Have a wonderful Earth Day everyone, and I’ll see you tomorrow!

9 Comments Post a comment
  1. Oh, I would so wear one of those lovely, fresh beauties! Fun project — thanks for sharing.

    April 22, 2013
    • Emily #

      My pleasure, Elizabeth! Someday we’ll have to do a flower exchange… a nice floral crown for you, and some pretty white violets for me, hehe :D

      April 22, 2013
  2. That is exactly how I have been making mine for over 25 years. The one thing I do differently is that I fold the loops and leave a tail of wire that I wind around the main piece and re-tape, so they can’t pull loose if someone ties the ribbons too tightly.

    April 22, 2013
    • Emily #

      That’s a great idea! I’ll have to try that next time :)

      April 22, 2013
  3. yvonne #

    Thank you Emily for a such a beautiful lesson in crown making… you may just have started a fashion.xxx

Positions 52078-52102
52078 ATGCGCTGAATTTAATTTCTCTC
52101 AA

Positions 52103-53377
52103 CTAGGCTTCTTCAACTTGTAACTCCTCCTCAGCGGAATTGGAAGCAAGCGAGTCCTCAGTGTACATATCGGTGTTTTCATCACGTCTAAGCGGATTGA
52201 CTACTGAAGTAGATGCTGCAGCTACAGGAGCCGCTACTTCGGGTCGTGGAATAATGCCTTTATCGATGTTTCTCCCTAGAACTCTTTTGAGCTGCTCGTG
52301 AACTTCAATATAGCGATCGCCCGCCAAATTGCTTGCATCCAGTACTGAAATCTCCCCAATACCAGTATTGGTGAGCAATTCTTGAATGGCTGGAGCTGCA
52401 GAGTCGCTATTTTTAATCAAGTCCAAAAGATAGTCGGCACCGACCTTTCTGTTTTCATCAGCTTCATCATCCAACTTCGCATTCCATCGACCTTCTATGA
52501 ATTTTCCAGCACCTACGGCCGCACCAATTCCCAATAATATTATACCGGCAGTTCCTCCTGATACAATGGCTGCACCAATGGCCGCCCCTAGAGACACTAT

April 22, 2013
    • Emily #

      I’m so glad you enjoyed it, Yvonne! I think I’m a little late to the flower crown trend… but I couldn’t help myself with all of the beautiful blossoms :P xxx

      April 22, 2013
  4. Hello Emily! I just discovered your pretty and full of wonderful website and work. And i love this crown, so delicate! I am a floral designer and gardener in the area of Reims, north of France seems we’re planning the same flowers in our gardens :) I am looking forward to follow your adventures! Kind regards…

    April 23, 2013
    • Emily #

      Hi Laetitia! How fun! I’m so glad you stopped by. It’s always nice to meet new people, especially ones with such a shared passion for flowers ;) What a wonderful garden you have! Despite living in Belgium for 5+ years, my french is still not super amazing… but I look forward to trying to following along on your garden adventures as well! :)

      April 23, 2013